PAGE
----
Suze: Russia was selling gas for really, really cheap to Germany and Europe. Now, how does that affect you? I'll tell you that in a second.


Suze: Because they were able to sell things to Germany and Europe for so cheap, gas,


Suze: what happened was that Europe and Germany was able to manufacture stuff and do things and export them to us really for pennies on the dollar. So it kept everything in sync. Europe, Germany, they were great. China was great. Over here because of immigrant labor. We were great.


Suze: So that was immigrants, Russia and China.


Suze: And now, we are in an economic war almost with all three of those sectors.


Suze: China is so aggravated with us right now, Russia because of the sanctions that we have put on them, and the money and the weapons that are being sent to Ukraine, Russia is weaponizing things. Because Germany and Europe has also joined in, they're not going to be selling gas anymore to Europe.


Suze: And what that's gonna do, is that's gonna put Europe, Germany and everybody, in a total recession. And that of course is going to absolutely affect us. So we are in a whole different type of war right now everybody.


Suze: We're in an economic war with the three entities, whether it's immigrants, Russia, China that were holding everything down, inflation down here in the United States because of how they were operating,


Suze: we have now turned them, especially Russia and China, into our enemies.


Suze: And as enemies, they don't fight anymore really with weapons of destruction. They're not really looking even though they threaten it to drop a bomb or do whatever. They now are going to war


Suze: with commodities and holding supplies that we need. And when they hold the things that we need from them, because we became so dependent on them, all that affects inflation.


Suze: So we really need to pay attention. To how these three great powers, China Russia, and the United States now, they resolve their intense disagreements with each other. And if you ask me, it doesn't look like the United States is able to do that. Russia and China are forming a bond,


Suze: so they're getting stronger as two entities, and it just seems like the United States is not part of that.


Suze: So.


Suze: Has inflation peaked? Inflation that affects absolutely everything,


Suze: only time will tell. But I do think that inflation is here to stay for quite a while now. If inflation is still above 8% at the year end, what does that mean? What that means is, and I personally think it will be above 8% at the year end,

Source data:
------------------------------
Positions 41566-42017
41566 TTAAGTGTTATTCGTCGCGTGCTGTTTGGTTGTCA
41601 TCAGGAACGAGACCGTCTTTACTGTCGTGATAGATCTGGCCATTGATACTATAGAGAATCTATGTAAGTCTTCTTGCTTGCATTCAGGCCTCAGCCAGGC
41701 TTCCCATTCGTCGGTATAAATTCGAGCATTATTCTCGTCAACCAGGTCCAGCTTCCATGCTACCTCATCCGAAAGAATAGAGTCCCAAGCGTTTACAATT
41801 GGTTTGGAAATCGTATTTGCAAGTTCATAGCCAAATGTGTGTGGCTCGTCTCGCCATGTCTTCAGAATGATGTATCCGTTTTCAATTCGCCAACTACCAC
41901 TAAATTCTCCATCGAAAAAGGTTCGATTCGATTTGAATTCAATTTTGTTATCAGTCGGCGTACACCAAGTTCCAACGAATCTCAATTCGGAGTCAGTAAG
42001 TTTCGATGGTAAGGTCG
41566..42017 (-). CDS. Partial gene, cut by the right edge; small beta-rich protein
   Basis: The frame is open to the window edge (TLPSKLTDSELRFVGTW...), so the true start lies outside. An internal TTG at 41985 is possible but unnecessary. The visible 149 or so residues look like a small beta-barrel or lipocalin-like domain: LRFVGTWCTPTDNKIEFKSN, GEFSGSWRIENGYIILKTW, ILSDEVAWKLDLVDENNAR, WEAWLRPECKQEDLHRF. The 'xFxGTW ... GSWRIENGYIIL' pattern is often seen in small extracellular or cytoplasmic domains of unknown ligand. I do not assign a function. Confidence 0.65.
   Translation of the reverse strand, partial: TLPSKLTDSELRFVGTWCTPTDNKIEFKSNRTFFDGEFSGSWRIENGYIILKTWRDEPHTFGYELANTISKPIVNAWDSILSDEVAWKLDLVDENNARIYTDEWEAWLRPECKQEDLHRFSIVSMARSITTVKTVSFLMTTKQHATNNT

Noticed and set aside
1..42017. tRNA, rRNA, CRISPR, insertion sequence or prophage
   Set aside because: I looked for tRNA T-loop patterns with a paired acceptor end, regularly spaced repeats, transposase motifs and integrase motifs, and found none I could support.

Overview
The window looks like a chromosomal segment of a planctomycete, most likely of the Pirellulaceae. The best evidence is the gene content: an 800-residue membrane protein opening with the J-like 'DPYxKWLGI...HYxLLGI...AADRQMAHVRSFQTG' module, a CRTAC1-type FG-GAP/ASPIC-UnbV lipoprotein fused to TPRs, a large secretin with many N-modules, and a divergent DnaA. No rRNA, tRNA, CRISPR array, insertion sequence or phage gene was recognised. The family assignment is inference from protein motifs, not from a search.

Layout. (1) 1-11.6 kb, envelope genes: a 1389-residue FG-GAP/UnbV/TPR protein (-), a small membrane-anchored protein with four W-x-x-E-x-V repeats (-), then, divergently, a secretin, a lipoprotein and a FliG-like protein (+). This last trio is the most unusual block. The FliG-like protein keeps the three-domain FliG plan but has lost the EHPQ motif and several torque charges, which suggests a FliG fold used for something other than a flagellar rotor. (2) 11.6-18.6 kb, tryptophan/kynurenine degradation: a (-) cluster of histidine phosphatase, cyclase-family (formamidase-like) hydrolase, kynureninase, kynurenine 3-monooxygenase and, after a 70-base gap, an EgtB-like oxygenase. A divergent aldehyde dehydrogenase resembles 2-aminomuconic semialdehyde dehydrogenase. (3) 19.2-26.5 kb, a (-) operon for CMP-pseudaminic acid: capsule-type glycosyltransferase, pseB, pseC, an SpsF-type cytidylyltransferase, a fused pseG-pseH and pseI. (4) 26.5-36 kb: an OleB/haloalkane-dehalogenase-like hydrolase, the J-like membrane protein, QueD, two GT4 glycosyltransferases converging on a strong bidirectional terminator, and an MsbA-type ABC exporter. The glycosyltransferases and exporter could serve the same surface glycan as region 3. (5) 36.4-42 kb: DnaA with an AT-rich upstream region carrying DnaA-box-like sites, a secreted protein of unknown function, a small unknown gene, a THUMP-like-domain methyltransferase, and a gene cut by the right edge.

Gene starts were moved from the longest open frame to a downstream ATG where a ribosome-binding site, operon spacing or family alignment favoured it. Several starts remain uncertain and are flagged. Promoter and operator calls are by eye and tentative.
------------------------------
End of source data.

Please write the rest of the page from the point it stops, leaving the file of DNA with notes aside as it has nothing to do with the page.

Suze: it means that the Feds are going to have to continue to raise the Fed funds rate. Because you are still out there, and absolutely still spending.


Suze: They haven't been able to crush the demand in the way that they really want to. So if at the end of the year inflation is still at 8%,


Suze: then it's very possible the Feds are going to have to raise interest rates even more than they are projecting


Suze: that they are going to have to do. Next. What concerns me.


Suze: The yield curve.


Suze: Now the yield curve has to do with Treasury notes. Now, I've told all of you in the past, especially when yields were up, buy a two-year Treasury note. Buy a five year Treasury note. Lock in those rates when they were in the 3% area.


Suze: Now, normally you would expect to get less of a yield for a two-year Treasury note, than you would a 10-year Treasury note. And the reason that is, is because when you lock up your money for a longer period, and 10 years is obviously longer than two years,


Suze: you would be paid more for that.


Suze: And therefore, a normal yield curve would be the shorter the maturity of the Treasury,


Suze: the less of an interest rate that you would get versus the longer term of a Treasury.


Suze: And usually they measure that yield curve, and it should look like it's going up like a half of a U. It starts down low, and it goes up longer over a period of time. Does that make sense to you? I hope it does.


Suze: The yield curve always wants to look like that U, so to speak. The longer you go out, the higher the interest rates. When that yield curve inverts,


Suze: and you get a higher interest rate for shorter term maturities than you do longer term,


Suze: traditionally that has always been an indication that recession is on its way or it's already here. And we have had an inverted yield curve now for quite a bit of time.


Suze: As I'm recording this, the two-year Treasury note is paying 3.19%. Great rate everybody. But the 10 year is only paying 2.77%. Now, I could give you all the different rates of all the different maturities. But normally we look at the two-year versus the 10-year.


Suze: That is a big, big difference. A big difference between the two of them.


Suze: So when that difference is so large,


Suze: that's an indicator that a recession is absolutely a probability if it stays like this. Now, I get that everybody is saying we're not going to have a recession. Everybody is still spending money, the employment is up there, everybody has a job. Listen.


Suze: We can't judge the past


Suze: as an indicator of what is a recession now. My main concern, even more than the yield curve, is what I started this podcast with, which is what is going to happen with Russia, China and the United States. We have never been so dependent on Russia and China as we are now.